Have you ever read about the life of someone you didn’t know but quickly wished that you had known them? I didn’t know “Ginnie” as she was known by family and friends, but I was awed by her amazing life.
We all should strive to be the best we can be with our gifts and talents. Ginnie set a great example for us to follow. She spent her life excelling at whatever she did and continually worked to add value to the lives of others.
Virginia Ann Mocivnik from Rogers, Arkansas was born a coal-miner’s daughter in Walenski, IL. Virginia was a home economics major in high school and was captain and most valuable player of the boys’ basketball team. That’s right, the boys team and they were runner-up in the state championship. After high school, she was a pitcher in a professional fast pitch softball league. Later in Arkansas, she sponsored, coached and played on a women’s softball team at the local, state, regional and national levels, winning the Arkansas state championship. It is safe to say she maximized her natural talents. But she didn’t stop there.
Virginia moved to Chicago and worked as an industrial engineer for the Visking company. After marrying, she joined the family business and became an automotive repair technician. The business relocated to Rogers, Arkansas. Though no longer employed by Visking, she was instrumental in convincing them to build a factory in Rogers to bring jobs to the community. She said that Northwest Arkansas did not choose her, but she chose it. Therefore, she felt obligated to make it a better place than when she arrived.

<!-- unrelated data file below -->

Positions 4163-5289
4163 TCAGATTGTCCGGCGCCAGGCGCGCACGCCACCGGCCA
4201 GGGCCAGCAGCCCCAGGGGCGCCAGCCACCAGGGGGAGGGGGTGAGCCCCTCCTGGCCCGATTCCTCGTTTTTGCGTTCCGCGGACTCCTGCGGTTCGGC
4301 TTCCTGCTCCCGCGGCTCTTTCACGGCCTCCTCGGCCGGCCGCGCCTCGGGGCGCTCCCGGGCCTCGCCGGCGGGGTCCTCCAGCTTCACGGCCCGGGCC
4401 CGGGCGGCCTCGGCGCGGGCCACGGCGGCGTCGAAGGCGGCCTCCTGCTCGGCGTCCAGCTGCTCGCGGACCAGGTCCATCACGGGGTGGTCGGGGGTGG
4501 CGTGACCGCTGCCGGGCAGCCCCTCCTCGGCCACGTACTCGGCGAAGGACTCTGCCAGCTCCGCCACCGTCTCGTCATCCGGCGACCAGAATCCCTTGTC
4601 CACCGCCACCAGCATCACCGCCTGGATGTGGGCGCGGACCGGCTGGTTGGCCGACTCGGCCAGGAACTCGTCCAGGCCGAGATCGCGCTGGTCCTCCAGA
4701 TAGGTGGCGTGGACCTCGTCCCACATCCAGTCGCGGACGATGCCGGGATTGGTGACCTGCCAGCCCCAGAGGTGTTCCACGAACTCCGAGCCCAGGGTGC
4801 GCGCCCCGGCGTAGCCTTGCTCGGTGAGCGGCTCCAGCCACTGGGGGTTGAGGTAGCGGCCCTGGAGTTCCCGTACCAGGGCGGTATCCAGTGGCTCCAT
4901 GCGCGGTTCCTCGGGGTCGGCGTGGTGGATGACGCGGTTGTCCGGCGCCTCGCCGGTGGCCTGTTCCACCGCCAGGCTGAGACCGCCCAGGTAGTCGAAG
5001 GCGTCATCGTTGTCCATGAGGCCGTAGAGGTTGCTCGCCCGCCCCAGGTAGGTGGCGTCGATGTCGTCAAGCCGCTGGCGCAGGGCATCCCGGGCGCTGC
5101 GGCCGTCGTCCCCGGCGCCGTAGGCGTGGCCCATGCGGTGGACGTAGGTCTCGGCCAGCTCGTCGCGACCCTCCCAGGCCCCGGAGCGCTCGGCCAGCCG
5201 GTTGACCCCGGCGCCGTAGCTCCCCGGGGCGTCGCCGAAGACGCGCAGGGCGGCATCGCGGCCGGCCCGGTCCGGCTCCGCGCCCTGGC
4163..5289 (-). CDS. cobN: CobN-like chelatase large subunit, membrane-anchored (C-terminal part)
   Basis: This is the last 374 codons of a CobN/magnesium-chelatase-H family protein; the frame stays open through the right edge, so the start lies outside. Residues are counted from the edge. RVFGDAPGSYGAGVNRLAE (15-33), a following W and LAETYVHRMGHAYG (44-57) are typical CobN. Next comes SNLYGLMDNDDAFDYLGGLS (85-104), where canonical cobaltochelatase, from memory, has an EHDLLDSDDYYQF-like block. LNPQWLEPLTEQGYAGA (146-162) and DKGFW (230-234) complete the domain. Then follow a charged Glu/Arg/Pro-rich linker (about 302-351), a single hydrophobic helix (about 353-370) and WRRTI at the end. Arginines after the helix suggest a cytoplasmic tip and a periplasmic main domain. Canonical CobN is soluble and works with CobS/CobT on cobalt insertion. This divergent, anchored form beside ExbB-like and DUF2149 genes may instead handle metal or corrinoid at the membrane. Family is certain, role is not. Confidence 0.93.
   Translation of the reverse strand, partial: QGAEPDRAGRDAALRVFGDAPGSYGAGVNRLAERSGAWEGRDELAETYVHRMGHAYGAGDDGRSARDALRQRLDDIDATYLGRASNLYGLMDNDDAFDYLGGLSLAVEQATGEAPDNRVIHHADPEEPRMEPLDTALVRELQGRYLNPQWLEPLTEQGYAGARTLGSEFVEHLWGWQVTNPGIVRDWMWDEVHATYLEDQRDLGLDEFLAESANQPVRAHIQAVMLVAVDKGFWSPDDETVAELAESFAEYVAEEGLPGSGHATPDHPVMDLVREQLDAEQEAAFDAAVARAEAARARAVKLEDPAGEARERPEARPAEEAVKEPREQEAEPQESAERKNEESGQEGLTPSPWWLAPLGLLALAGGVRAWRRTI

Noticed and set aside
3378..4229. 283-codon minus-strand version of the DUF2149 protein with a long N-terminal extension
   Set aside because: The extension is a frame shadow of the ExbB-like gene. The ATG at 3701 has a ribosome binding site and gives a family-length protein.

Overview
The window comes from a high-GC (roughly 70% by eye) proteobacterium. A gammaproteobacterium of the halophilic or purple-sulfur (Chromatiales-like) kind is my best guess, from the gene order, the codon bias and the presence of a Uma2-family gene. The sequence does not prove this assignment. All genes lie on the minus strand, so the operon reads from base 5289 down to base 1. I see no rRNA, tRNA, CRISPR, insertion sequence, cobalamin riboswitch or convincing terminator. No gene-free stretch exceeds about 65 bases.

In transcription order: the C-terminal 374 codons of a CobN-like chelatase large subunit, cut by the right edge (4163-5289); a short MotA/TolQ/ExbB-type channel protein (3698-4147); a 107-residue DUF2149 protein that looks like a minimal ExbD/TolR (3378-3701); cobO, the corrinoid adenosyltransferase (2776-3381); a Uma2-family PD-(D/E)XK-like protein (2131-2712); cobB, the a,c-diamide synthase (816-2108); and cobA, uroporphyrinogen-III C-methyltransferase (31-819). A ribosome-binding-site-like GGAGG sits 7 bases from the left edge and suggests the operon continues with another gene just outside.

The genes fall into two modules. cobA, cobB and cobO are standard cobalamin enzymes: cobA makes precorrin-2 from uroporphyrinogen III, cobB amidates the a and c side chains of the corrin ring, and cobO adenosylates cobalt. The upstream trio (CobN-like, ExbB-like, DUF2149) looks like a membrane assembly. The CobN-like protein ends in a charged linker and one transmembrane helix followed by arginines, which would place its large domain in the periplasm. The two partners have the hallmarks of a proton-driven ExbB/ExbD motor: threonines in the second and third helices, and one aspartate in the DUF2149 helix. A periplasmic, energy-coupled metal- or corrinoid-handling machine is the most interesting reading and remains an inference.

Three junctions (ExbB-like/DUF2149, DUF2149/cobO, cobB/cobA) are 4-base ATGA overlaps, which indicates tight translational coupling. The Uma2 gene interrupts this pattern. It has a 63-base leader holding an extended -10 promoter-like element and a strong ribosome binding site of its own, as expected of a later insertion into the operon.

Virginia was active in the local chamber of commerce and supported Rogers public and private schools. She was inducted into the Public Schools Foundation Wall of Honor. She lobbied to start a girls’ athletic program. She was active in Altrusa International. Virginia held the first public meetings to initiate construction of Northwest Arkansas Regional Airport and later served as director of the airport authority board. She worked for a grant to establish a volunteer fire department, became a certified firefighter instructor and first fire chief. She spearheaded an effort to provide city water and fire hydrants on part of Beaver Lake, serving as first water commissioner.
Virginia also served as director of the Northwest Arkansas Community Care Foundation. She worked to establish the NorthWest Arkansas Community College, serving on the Foundation board and President’s Circle. And she helped a friend create the Single Parent Scholarship Foundation.
These are enough accomplishments to keep several people busy, much less one coal-miner’s daughter. Like salt, Virginia made everything better. If she saw a need, she did what it took to satisfy the need.
Virginia’s philosophy was that what mattered most is not how long you live, but rather how well you live. I believe Virginia lived well. I believe Virginia was all she could be. Now when someone asks me what does it mean to Be All You Can Be, I just tell them about Virginia.